Disclaimer: As usual, the photos are uploaded to Facebook because (insert copy paste explanation here + me being lazy). In the future I might consider other image hosting sites such as imgur/photobucket/instagram but hey if it ain’t broken don’t fix it?
First and foremost, some background info. Event occurred on 6-7 July, in which I attended both days. Pictures were uploaded on 20th July, and obviously I was lazing around about with regards to the writeup.
Next, this was my first time using a DSLR camera (Canon EOS 500D), which was a huge step up from my iPhone4S when it comes to image quality, zoom capabilities and other technical stuff. To be completely honest, I’m not actually a big fan of cosplaying, although I certainly respect those who do put in the effort to do so (not to mention having the courage as well). That said, cosplaying is still part of anime culture and I needed to level up my (photo) shooting skills so..
Last but not least, there’s this mantra that I tend to adhere to: “If you got nothing better to do, why not?” Plus there was no entrance fee required anyway.
Immediate impressions? Way more people than I had expected, in terms of both cosplayers and the general audience. Maybe I’m not well-informed enough, but man did the closet people come out to play. Let’s face some reality here, anime culture in itself is already subjected to stereotyping, needless to say that also applies for the various subcultures of anime. Therefore, for people who enjoy cosplaying or taking pictures of cosplayers, the only time where one can “blend in” and not feel out-of-place is exactly during these events/conventions, which also only happens a couple of times per year.
The part that surprised me the most was probably the presence of the “casual crowd”, which was actually to be expected as the venue itself was a chalet + recreational place. Still whenever I see people of all ages being a part of cosplay/anime (from kids cosplaying to old folks taking photos), it never fails to amaze me to see how huge the local scene can be.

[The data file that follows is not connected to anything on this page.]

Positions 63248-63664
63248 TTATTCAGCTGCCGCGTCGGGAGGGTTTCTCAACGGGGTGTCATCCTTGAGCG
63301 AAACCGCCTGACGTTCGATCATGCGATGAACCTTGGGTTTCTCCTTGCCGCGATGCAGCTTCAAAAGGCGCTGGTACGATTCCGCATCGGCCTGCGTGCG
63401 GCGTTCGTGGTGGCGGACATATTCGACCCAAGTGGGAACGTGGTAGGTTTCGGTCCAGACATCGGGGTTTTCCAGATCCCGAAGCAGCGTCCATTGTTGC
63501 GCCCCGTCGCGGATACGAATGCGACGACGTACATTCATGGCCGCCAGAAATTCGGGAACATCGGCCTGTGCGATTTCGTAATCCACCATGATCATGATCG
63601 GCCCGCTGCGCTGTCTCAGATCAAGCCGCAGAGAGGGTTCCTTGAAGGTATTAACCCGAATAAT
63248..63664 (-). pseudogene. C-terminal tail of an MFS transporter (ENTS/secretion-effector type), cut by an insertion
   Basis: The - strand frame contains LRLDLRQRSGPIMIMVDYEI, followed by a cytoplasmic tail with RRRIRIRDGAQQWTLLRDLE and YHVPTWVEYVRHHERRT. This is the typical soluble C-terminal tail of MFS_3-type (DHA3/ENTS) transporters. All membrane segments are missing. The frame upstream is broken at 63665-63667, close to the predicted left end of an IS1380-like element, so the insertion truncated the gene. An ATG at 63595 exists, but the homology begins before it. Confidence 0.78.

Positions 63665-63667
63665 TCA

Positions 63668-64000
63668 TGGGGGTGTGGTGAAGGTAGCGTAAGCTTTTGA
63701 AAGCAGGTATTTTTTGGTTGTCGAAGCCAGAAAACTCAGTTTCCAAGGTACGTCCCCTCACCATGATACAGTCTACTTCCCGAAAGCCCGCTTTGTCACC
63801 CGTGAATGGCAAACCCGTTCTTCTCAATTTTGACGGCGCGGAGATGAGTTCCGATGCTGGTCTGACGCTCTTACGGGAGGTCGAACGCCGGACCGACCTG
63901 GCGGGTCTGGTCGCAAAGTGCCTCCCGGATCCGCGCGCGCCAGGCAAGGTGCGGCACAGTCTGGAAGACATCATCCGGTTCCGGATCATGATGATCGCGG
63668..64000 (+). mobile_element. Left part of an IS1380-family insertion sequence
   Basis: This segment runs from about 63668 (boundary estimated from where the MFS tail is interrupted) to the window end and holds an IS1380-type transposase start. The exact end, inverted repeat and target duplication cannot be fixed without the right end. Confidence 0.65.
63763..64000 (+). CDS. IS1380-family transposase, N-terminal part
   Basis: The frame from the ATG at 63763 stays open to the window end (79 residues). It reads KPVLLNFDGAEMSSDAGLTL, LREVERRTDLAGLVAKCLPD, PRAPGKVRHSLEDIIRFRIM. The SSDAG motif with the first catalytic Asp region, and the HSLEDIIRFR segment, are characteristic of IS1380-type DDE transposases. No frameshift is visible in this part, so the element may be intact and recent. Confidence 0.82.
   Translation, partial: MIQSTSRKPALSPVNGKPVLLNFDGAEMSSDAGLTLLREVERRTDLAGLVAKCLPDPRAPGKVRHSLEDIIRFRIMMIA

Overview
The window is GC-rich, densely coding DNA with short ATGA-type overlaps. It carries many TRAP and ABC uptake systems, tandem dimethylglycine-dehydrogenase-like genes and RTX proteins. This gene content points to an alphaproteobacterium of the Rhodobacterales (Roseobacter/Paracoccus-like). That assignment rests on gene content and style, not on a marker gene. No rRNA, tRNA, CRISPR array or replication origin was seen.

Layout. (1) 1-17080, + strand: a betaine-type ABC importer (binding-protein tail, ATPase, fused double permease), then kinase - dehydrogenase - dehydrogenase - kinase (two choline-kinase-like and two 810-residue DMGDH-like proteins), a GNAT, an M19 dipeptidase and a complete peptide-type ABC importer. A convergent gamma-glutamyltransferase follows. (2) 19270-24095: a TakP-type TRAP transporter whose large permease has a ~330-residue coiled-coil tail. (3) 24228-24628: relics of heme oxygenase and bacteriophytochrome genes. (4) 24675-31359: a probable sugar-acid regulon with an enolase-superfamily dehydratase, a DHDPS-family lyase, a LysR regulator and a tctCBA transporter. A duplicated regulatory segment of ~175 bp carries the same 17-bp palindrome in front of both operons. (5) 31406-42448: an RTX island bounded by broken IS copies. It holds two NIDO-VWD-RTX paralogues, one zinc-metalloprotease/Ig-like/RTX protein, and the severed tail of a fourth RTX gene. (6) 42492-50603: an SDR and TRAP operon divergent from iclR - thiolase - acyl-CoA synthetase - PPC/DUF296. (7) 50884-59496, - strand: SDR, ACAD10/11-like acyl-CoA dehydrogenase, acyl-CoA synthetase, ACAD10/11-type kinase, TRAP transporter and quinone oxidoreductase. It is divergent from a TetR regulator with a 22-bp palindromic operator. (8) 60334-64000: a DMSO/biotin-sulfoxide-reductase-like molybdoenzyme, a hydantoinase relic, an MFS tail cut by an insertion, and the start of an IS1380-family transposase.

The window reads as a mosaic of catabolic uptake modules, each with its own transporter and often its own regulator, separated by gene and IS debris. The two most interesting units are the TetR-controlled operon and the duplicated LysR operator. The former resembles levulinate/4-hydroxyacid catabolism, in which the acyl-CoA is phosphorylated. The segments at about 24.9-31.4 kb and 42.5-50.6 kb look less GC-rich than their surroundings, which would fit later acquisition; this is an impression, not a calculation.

As for the event itself, while there isn’t much to say since it is just mostly just walking about in circles looking out for photo subjects, there is something I wanna rage about. I really hate photographers who think they are either invisible or that they are the only ones who want to take pictures. Like seriously, these idiots are either blocking your view or taking their own sweet time to press the shutter button, and trust me this happens nearly ALL THE TIME. Selfish bastards much? Well I was not going to be one of them, meaning that also I lost count of how many times I actually missed out on taking a picture because a cosplayer can/will only pose for that long.
Come to think of it, being on the move constantly for ~6 hours can be really tiring. Taking a rest could mean missing out on potential photo taking opportunities. Also I took the liberty of actually taking shots of the “better” cosplayers, not to be a jerk or anything but let’s just say the world is unfair.
Even as I type this right now I’m still learning the ropes when it comes to digital photography. Back then when I was using a camera phone, it was a relatively painless task (just aim and press a single button), whereas for DSLRs there are many settings (ISO; f-stop; shutter speed) to adjust on the fly and other external factors to consider (light; angle; zooming). Though many pictures ended up less than satisfactory, especially after viewing them on the monitor as opposed to tiny camera preview, I decided to keep all but the “unacceptable” ones.
To wrap this post up, although the event was kinda tiring (on the body), it was a valuable learning experience nonetheless. I think I actually have more to blabber on about, though I guess I’ll just cut it here since they are just random thoughts about cosplaying as a whole and whatnot.
PS: I always love taking pictures of graffiti walls. I’m always impressed with how talented people can be when it comes to drawing.